When that happened, Joe had to turn to an outsider, in his case, Jeff Lowe.

Founders losing control to investors

A constant worry among founders of small businesses is losing control to an investor.  Many times, the founders, when they set up the company, will build in multiple classes of shares (or membership interests if it is an LLC).  Typically, the founders retain the Class A shares, which have preferential voting rights.  The Class B shares get a portion of profits commensurate with their percentage of ownership but have less voting rights.  Frequently, the investors will only agree to such an arrangement as long as the business is doing well, so will require a clause that if financial goals (specified) are not met, then the owners of Class B shares get more board seats, so they can effectively take over management of the company. 

However, when a business gets desperate, as Joe Exotic did, they have to take investors without the ability to stagger classes of shares. Jeff Lowe, who arrives later in the show, apparently brought in money and bought Joe Exotic’s zoo.  Then Lowe took over and Joe Exotic was upset.  The problem was that he had a huge debt to Carol Baskin and had to bring in outside money, which led to losing control and losing his zoo.  Depending on your view of  private zoos, Joe Exotic, and/or Carol Baskin, and Jeff Lowe, you may or may not think that is a bad thing.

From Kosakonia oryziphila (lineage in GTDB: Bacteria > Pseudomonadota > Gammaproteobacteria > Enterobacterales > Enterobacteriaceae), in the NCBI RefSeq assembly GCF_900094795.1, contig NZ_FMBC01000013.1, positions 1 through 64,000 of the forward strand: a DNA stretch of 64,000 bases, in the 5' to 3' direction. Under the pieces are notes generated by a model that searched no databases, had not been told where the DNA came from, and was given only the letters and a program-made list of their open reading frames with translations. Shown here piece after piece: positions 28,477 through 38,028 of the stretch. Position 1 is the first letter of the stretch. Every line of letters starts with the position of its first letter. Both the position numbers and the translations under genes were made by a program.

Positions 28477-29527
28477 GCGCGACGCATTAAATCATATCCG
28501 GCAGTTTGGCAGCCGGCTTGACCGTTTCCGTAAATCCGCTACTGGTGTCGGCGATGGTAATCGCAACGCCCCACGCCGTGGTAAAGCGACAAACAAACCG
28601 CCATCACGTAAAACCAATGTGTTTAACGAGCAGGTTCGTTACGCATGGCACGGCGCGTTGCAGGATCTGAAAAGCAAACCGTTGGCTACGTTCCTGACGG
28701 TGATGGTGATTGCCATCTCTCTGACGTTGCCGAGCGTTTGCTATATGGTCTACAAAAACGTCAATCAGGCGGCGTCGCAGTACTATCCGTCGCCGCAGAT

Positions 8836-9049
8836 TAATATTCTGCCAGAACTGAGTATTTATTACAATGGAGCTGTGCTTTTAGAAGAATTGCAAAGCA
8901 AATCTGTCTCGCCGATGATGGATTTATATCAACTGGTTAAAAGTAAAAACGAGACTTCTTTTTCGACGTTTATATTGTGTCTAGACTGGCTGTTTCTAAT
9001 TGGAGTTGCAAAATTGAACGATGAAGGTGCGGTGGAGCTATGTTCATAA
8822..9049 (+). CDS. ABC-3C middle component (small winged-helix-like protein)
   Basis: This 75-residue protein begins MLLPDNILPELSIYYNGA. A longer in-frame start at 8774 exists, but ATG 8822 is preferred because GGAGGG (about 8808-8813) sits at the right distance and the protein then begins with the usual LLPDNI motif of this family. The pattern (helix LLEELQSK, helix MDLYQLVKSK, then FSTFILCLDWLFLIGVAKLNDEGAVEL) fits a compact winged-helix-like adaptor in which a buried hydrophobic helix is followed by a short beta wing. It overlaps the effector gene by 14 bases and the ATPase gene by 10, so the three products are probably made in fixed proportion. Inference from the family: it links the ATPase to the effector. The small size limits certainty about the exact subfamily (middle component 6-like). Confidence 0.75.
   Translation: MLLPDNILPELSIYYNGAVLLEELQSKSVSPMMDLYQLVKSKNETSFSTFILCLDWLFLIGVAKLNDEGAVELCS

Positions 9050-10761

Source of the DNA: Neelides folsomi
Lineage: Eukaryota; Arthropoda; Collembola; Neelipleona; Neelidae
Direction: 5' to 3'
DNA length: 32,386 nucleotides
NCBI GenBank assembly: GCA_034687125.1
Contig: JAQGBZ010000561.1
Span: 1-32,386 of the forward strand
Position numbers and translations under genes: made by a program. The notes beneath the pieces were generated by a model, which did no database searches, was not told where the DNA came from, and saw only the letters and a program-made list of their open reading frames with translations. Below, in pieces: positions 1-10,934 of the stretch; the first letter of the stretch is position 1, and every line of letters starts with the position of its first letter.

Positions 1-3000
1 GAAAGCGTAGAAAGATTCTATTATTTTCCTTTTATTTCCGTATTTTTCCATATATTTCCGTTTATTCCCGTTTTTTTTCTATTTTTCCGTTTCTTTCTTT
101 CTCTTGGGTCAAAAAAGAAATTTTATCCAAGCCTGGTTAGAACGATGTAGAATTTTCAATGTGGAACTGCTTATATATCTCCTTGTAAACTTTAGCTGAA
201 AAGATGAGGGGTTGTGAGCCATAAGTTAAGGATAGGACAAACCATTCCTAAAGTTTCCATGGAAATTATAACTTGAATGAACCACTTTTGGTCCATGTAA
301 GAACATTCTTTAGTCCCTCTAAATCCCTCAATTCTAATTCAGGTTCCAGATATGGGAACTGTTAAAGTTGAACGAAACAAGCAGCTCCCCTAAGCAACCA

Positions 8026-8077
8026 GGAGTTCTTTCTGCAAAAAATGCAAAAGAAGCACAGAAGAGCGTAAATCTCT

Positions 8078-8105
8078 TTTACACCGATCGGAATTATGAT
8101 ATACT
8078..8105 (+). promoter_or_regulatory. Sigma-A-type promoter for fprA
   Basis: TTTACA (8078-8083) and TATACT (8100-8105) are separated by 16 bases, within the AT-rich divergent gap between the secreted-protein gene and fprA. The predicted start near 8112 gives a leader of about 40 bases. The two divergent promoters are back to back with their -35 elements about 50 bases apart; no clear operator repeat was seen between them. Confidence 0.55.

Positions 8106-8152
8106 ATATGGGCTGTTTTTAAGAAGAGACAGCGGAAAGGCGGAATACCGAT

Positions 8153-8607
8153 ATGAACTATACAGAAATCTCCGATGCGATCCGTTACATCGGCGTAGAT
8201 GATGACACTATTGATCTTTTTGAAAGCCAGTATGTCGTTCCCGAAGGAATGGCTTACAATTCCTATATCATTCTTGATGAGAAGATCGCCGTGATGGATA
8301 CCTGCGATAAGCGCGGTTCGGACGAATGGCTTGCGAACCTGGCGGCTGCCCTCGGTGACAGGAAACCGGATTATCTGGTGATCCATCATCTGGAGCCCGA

The rest of the story, with Jeff Lowe giving evidence that helped convict Joe Exotic of a murder for hire plot to have one of Lowe’s employees murder Carol Baskin, followed the loss of the lawsuit, the loss of control and Joe Exotic’s general desperation.

You might think it all went wrong with the tigers and meth and gay polygamy.  From a legal standpoint, it all went wrong when Joe Exotic tried to steal Carol Baskin’s customers/donors with a deceptively similar name and logo, diverting the customers illegally, then fraudulently transferring assets, then having to take on an investor in desperation.

From a business owner’s perspective who is aligned with Carol Baskin, it makes sense to regularly check your business name and website to make sure there isn’t someone out there trying to steal it.  It’s worth it to Google-search your business name, splitting it up so it has to run through a search engine (like me typing “law done right” to see what comes up), and being willing and able - financially - to defend your business from competitors acting illegally.  When a legal holy war starts, your business has to fight.

Joseph M. Schreiber

Founding Partner

Erik A. Knockaert

Founding Partner